This post is for the benefit of all the former ELWA missionaries who might look in once in awhile. I have to tell you that I have achieved a new level of "becoming" recently - that is, becoming a real ELWA missionary (after 13 years...) Yes, I have finally joined the ranks of those who covered their appliances in contact paper. After being completely grossed out by my rusty refrigerator door when I got back from home assignment, I happened upon some not too tacky contact paper at one of the supermarkets. I immediately snatched up several rolls. We've scraped and painted and now covered the fridge with it and frankly, it really doesn't look that bad. It certainly looks better than it did- I'm sorry I did not take a "before" picture. But here are a couple of the job in progress.

When Caleb came home to see the fridge with black spots (it's special anti-rust paint) he said "MOM, there's a cow on our refrigerator!"

The job is not quite complete because the sides and especially the top still need to be scraped and treated. So the final product is going to be quite busy. But it's a big improvement over the rust! Kudos and chuckles to all the ELWA old-timers.

Thursday, September 11, 2008

Missionary Ladies' Outing

This was so funny I really had to share it with you. Thursday afternoon this group (plus one more not pictured) ventured out to do our grocery shopping. Well, mostly we were exploring a new store that is far enough away that we decided it was a proper "outing" (and the store has offered to deliver for free so we wanted to see what they had to offer). But it seemed like a picture would illustrate my point in the last post - what a difference to have so many more missionaries around. 6 of us were SIM missionaries! This is a big change.

Monday, September 08, 2008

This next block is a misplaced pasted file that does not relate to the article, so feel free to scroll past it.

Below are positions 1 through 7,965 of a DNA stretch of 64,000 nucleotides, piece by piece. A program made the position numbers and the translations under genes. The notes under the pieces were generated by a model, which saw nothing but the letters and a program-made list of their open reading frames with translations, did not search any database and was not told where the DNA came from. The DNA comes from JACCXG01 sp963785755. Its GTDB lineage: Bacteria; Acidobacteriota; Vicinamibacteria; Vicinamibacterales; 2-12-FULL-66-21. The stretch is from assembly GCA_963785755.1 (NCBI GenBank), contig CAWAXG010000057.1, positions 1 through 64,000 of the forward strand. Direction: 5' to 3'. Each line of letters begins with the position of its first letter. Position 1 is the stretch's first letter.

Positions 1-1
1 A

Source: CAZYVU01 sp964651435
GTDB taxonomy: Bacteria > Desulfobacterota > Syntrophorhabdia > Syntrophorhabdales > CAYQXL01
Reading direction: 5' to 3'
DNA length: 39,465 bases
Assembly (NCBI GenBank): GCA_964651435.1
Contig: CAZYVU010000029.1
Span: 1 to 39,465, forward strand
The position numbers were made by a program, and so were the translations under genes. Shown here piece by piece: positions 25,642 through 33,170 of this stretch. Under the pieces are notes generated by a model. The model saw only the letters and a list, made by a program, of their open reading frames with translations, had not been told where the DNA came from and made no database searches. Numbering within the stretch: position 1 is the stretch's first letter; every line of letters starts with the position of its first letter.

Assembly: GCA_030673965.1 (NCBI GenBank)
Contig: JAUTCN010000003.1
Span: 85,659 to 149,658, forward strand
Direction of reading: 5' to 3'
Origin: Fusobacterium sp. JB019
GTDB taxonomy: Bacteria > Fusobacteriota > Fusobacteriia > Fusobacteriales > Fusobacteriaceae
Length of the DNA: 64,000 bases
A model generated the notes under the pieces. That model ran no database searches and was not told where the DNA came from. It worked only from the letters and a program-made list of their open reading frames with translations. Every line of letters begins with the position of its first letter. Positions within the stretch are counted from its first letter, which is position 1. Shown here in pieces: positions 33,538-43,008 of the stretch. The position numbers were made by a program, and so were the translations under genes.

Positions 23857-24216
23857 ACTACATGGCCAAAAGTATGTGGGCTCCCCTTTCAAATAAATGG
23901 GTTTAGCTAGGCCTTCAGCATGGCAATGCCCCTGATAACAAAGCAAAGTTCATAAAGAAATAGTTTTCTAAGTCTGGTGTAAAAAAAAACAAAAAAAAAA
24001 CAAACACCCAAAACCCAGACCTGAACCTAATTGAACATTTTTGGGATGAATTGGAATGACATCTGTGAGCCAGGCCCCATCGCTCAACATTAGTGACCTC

Where in the world are Rick and Debbie?

Back in Liberia.

We arrived August 27th - nearly two weeks ago now. Thanks to all who helped get us moved, packed and on our way. We really couldn't do this without the support we get from friends, churches and family.

After a few days of greetings and errands, Rick was back at work at the hospital of course. And on call this past weekend, so he is fully into it again. I'm getting a much slower start, but beginning to feel settled enough to think about what else I am ready to do besides cleaning and unpacking. There are a couple of home improvements on the list that I don't want to put off too long, but I'm beginning to feel ready to get involved at the ELWA Academy and our church again soon. Jared and Caleb started school right away last Monday, so they also got right back into a routine. Max has already been in school for 4 weeks in Senegal and well, we don't hear from him much, so I guess that means he's having a good time!

It's been a very different arrival for us this time. There are so many more missionaries! Nearly everyone on our team is in transition- moving into a new house, fixing up a house, building a house, getting ready to leave or just coming- so that is a little tough for us all - no one is settled in enough to be the support for the transitioning people. The dust will settle in a month or so, I'm sure. I think that in our next post, we'll have to let you know just who is here that we are talking about.

In the meantime, has a new feature on Liberia.

Pray for our team as we get to know each other and redistribute responsiblities that Rick and I were shouldering before. Pray for the Carrs and the Chapmans who have some major work to do on their houses- Chapmans have just one month to finish their place before the resident of their temporary quarters returns. And Carrs really don't even have good temporary quarters so they want to get their place in some kind of shape very soon so they can move out of the guesthouse.

Sorry for so much text and no pictures - just wanted to let you all know that we have arrived and you'll be hearing from us more often again. Thanks for your prayers.

Debbie for the Sacras